Rio Tinto
Pilbara, WA, Australia

Rio Tinto Iron Ore Heavy Haul Railway Maintenance

Western Australia's Pilbara region is an unforgiving and surprising place. Temperatures can soar above 110 °F under a blazing sun and plunge below freezing at night. The arid, rust-red landscape rarely receives rainfall; when it does, dry ravines can suddenly fill with roiling waters brought by seasonal typhoons. Snakebites and dehydration are ever-present dangers. Below the rocky surface of this inhospitable land, however, lie vast deposits of iron ore, a valuable resource that is being excavated from 14 mines, loaded onto rail cars and transported to three separate shipping ports hundreds of miles away.

Since 1968, Fluor has been providing track maintenance, construction and replacement and maintenance of track machines for Rio Tinto Iron Ore's heavy haul railway. It is a task in a terrain filled with complex challenges, just the kind of conditions in which Fluor performs best.

Client's Challenge

Below the rocky surface of this remote location lies a vast deposit of iron ore, a valuable resource that is being excavated from eleven mines, loaded onto rail cars, and transported to two separate shipping ports hundreds of miles away. In addition, the ore must travel to those ports on railways constantly degrading under the massive weight of trains about two kilometers and 230 cars long.

Rio Tinto's Iron Ore Heavy Haul Railway is largest privately owned rail structure in Australia and one of the largest heavy-tonnage railways in the world.

On its more than 1,400 kilometers of track, Rio Tinto transports ore from its mines at Tom Price, Paraburdoo, Brockman, Hope Downs, West Angeles, Robe Valley, Yandicoogina and Marandoo to ports at Dampier and Cape Lambert.

Rail maintenance was only part of Rio Tinto's overall plan for the railway system. The company needed a partner to continually address its needs for additional track, and provide oversight for the array of Rio Tinto's machinery used to build and maintain the railway.

Fluor's Solution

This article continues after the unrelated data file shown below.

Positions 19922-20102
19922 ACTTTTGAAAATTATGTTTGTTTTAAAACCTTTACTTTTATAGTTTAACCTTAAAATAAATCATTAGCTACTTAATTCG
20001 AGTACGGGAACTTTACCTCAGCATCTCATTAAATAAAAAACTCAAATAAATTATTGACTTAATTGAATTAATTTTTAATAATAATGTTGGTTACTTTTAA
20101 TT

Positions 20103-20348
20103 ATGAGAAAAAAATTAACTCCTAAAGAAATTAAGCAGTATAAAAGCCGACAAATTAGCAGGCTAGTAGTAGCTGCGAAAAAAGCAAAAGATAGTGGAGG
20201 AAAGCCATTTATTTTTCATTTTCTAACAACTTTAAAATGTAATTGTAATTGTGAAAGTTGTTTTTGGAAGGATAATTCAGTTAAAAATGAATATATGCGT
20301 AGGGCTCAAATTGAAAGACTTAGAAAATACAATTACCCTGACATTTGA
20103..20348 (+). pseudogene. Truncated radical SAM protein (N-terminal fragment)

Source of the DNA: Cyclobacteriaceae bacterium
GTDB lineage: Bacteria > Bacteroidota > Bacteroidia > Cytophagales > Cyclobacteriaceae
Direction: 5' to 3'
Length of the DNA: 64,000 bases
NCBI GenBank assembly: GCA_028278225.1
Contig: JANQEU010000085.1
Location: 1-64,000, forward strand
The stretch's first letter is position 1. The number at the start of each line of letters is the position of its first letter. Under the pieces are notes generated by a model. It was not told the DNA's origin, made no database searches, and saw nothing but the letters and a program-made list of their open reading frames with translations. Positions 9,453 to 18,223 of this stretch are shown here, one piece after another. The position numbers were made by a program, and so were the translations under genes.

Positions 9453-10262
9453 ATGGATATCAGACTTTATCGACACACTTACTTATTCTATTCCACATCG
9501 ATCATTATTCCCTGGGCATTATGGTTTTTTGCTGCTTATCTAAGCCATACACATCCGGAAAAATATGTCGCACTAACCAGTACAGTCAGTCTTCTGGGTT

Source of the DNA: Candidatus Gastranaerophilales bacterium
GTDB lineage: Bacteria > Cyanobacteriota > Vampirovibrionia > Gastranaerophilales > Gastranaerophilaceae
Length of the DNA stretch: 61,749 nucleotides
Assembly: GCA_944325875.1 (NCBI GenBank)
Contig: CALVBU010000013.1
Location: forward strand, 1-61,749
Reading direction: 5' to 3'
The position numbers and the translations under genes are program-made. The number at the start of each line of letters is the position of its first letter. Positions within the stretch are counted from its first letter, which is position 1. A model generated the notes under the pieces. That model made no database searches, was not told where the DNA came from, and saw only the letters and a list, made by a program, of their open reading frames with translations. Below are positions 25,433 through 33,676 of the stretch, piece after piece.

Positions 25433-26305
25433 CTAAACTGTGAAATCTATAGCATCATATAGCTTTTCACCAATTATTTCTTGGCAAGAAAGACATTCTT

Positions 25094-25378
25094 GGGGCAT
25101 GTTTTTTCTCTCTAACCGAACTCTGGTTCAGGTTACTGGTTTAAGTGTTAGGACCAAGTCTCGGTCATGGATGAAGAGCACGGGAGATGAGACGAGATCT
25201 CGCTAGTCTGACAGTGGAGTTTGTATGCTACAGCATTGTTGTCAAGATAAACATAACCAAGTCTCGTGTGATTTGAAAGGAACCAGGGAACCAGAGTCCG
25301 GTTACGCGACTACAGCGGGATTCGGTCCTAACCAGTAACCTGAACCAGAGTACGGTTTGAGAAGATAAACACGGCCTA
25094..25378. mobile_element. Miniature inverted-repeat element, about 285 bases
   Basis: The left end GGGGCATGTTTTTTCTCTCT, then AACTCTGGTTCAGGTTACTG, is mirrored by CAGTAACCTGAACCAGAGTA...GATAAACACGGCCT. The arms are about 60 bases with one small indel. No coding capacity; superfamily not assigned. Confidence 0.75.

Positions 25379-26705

Fluor's contract with Rio Tinto is among the longest running in the company's 100-plus year history. With employees and contracted workers, Fluor has converted the railway from wood to concrete sleepers (or ties) to improve durability, and has designed and built approximately 400 kilometers of new track. Since increased traffic was making passing of trains inefficient, parallel tracks for two-way travel were also added.

Other upgrades have improved safety and efficiencies at crossings, turnouts and bridges. In the process, Fluor has developed state-of-the-art expertise in railway services, earned a reputation for excellent safety and quality, and increased the number of workers to meet Client needs.

Over the course of the years, Fluor began identifying ways to improve service and add more value to Rio Tinto. Fluor responded by establishing a dedicated re-rail team of people with a broad range of skills and a distinctive depth of experience and knowledge in improving network reliability.

A training program for new workers enabled them to progress from basic to high levels of skills in track work. With a combination of staff and craft, and a number of subcontractors, Fluor commenced a five-year initiative to repair and upgrade the most worn sections of the railway.



Enhanced maintenance was only part of the overall plan for this railway system, which sprawls over an almost 10,000-square-kilometer area. A Fluor construction contingent continued to address the Client's needs for additional track, and an equipment maintenance crew had oversight of the array of machinery used to build and maintain the railway.